Finally, on December 12, 2017, the Fiscal Year 2018 National Defense Authorization Act (NDAA) was signed into law, which includes a nationwide health study on the impact of PFAS in drinking water. The new law, dubbed the "vesting in Testing Act," requires the Centers for Disease Control and Prevention to conduct a comprehensive study into the long-term health effects of PFOS and PFOA. This is significant, particularly given that the CDC's current position is that "studies in humans and animals are inconsistent and inconclusive but suggest that certain PFAS may affect a variety of possible endpoints . . . [and thus] confirmatory research is needed." Similarly, the EPA's Integrated Risk Information System and the International Agency for Research on Cancer both classify PFOA and PFOS as possibly carcinogenic. This study, and others underway, are expected to have an impact on the designation status of PFAS as a carcinogen by all three agencies.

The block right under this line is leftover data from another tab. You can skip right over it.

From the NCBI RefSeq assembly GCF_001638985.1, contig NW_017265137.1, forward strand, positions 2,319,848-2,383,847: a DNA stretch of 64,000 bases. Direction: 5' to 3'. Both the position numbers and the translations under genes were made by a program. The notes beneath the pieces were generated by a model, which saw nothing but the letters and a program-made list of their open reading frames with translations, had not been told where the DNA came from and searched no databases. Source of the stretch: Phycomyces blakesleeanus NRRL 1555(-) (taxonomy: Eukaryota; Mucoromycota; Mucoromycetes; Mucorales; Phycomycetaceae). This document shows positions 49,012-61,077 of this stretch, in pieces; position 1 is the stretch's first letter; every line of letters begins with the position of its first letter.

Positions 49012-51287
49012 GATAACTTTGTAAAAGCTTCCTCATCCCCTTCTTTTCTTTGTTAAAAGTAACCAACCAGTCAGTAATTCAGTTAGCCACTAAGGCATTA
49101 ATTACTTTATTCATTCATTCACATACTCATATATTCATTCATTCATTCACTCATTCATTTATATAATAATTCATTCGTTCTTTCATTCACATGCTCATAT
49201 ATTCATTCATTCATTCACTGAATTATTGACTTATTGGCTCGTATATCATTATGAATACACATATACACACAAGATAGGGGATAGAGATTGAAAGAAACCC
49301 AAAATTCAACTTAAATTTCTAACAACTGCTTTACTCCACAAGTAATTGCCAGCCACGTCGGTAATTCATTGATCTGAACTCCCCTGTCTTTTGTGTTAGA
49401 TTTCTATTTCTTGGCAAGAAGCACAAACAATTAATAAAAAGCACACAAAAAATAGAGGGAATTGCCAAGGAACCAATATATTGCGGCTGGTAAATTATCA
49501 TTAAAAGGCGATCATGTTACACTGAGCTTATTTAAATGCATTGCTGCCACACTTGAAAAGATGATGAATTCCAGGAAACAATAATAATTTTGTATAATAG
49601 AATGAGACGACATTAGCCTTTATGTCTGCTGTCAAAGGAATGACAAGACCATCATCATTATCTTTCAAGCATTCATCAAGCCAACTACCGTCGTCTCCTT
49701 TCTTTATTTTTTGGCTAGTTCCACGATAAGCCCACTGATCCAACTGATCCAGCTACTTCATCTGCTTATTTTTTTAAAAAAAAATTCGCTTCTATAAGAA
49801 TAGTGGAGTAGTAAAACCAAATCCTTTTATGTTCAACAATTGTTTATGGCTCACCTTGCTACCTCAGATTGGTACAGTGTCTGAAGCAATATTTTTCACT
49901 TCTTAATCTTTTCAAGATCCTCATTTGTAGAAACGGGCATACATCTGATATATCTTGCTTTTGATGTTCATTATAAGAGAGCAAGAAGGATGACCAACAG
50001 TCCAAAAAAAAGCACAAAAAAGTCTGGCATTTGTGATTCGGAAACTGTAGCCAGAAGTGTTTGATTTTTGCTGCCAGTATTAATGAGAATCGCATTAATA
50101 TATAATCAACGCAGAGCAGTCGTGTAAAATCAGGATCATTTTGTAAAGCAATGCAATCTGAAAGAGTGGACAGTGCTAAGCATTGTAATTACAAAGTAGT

A more cohesive approach is coming
In the end, as we move into 2018, the laws governing the investigation and cleanup of PFAS contamination across the US, as well as the toxicology supporting private actions, remain fragmented. But recent signs indicate that more cohesion between the states and the states and EPA is coming in the New Year.
Until then, practitioners must pay close attention to the jurisdiction at hand when advising clients on assessing and mitigating risks attributable to PFAS – and much more when responding to agency enforcement actions, citizen suits or private lawsuits.
Learn more about the implications of this changing approach by contacting any of the authors.